Stand on her Back porch, and peeking through a gap in the trees, across a ravine, Liz Johnston can see a patch of red light. The night sky above glows an intense orange. A few kilometers away, a hill is on fire: massive flames sink a dense area of ââpines, firs and cedars.
It’s August 16, 2021 – in the middle of the California fire season. Johnston faces the Caldor Fire, which will burn 221,835 acres and initiate evacuations in the resort of South Lake Tahoe over the next two months. But here in rural El Dorado County, 40 miles east of Sacramento, she didn’t get an evacuation order.
Johnston’s house is on a hill in a forest that is both green and dry as a bone. Next to the deck are flower pots that she wants to arrange in a memorial garden for her mother, who died less than a month ago. The place doesn’t feel right without her mom. Now the exterior is also right.
Johnston pulls out her cell phone to trace the path of the fire. She checks Facebook, which is full of the chatter of other locals looking for information. She starts scrolling through Twitter. She sees tweets stating the fire is accessing the nearby town of Grizzly Flats and she panics. Heart racing, she storms into the house and packs up the few belongings that fit in her Toyota CR-V – photo albums, her father’s ashes, her mother’s old coat. She pushes her cat Chelsea and her dog Niner into the car, climbs into the driver’s seat, and leaves.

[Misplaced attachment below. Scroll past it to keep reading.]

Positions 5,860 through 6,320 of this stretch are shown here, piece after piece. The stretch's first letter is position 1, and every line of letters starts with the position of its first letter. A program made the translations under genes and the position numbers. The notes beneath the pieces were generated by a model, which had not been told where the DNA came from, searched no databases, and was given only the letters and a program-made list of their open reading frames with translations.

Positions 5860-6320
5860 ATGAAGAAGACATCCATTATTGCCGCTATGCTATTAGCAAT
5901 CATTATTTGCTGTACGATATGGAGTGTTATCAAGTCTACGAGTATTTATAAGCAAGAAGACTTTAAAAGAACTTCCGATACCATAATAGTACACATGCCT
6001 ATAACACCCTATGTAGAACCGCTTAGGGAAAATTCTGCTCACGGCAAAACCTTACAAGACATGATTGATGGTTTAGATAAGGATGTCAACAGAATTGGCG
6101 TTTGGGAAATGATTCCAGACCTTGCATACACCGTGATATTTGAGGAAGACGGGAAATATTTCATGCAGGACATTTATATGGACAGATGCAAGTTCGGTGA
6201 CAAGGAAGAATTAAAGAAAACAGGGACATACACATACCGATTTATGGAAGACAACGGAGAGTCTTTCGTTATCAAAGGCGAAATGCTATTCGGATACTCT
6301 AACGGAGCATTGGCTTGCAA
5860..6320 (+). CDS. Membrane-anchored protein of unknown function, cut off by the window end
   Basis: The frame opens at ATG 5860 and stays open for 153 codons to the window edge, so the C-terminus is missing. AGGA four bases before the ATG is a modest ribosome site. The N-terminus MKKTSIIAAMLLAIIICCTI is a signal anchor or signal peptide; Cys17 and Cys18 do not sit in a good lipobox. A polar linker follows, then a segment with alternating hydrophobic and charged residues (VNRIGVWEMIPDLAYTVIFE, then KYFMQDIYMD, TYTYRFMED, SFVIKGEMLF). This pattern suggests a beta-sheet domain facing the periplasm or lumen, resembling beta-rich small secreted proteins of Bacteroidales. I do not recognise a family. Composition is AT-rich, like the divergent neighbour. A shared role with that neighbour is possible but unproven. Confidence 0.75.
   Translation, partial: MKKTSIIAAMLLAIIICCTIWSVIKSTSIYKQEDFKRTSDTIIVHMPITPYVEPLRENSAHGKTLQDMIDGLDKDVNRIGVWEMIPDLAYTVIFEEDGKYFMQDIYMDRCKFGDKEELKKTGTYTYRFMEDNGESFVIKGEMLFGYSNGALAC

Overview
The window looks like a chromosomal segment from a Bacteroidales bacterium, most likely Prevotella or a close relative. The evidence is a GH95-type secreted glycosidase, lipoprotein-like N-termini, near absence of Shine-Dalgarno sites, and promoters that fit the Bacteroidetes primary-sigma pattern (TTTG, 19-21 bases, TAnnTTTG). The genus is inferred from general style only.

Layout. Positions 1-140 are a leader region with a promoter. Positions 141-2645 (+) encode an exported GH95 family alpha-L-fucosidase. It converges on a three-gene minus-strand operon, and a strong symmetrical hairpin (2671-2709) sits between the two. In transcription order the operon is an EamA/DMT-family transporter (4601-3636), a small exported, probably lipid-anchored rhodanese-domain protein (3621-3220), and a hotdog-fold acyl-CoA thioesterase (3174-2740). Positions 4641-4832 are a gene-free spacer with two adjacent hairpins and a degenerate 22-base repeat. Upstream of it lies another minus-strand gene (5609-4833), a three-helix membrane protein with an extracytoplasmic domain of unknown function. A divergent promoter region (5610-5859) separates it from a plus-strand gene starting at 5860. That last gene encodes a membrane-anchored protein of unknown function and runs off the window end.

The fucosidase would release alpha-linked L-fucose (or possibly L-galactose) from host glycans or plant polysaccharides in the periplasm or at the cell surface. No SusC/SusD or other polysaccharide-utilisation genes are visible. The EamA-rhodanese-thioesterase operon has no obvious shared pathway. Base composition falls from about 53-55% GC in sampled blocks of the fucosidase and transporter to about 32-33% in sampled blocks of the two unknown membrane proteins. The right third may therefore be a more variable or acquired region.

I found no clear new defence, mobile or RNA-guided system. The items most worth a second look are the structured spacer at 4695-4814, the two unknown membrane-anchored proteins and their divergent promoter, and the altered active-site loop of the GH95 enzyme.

She escapes to a town called Diamond Springs a few miles away and lives with her boyfriend. That night, most of the Grizzly Flats burned to the ground. Officials blocked the streets in the area. Johnston is checking the official government maps showing the very edges of the flame, but they have not been updated in almost 24 hours. On the district sheriff’s Facebook page, she finds an evacuation card that now shows her house. She thinks of all the things that she doesn’t fit in her car. The big oak desk her mother loved to sit at. The pile of her clothes that Johnston wanted to make into a quilt. The brand new flowers for your memorial garden. Johnston plays a little Deer crossing to distract herself, but she can’t stop thinking about her house.
The American West burns year after year – millions of acres go up in flames, charged with a warming climate, densely packed forests and increasingly populated rural landscapes. When flames threaten, the people of Tierra del Fuego must make the colossal decision whether and when to leave their homes. State and local authorities can seem excruciatingly slow in delivering updates. If the forest can seem lonely on a good day, the silence on a fire day creates sheer fear.
“Everyone’s stuck trying to figure out what to do,” says Johnston. She spends the next few days taping on her phone, constantly re-searching for the hashtag #CaldorFire, wading through tweets about canceled Tahoe vacations, and ignoring the onlookers eyeing the extent of the fire.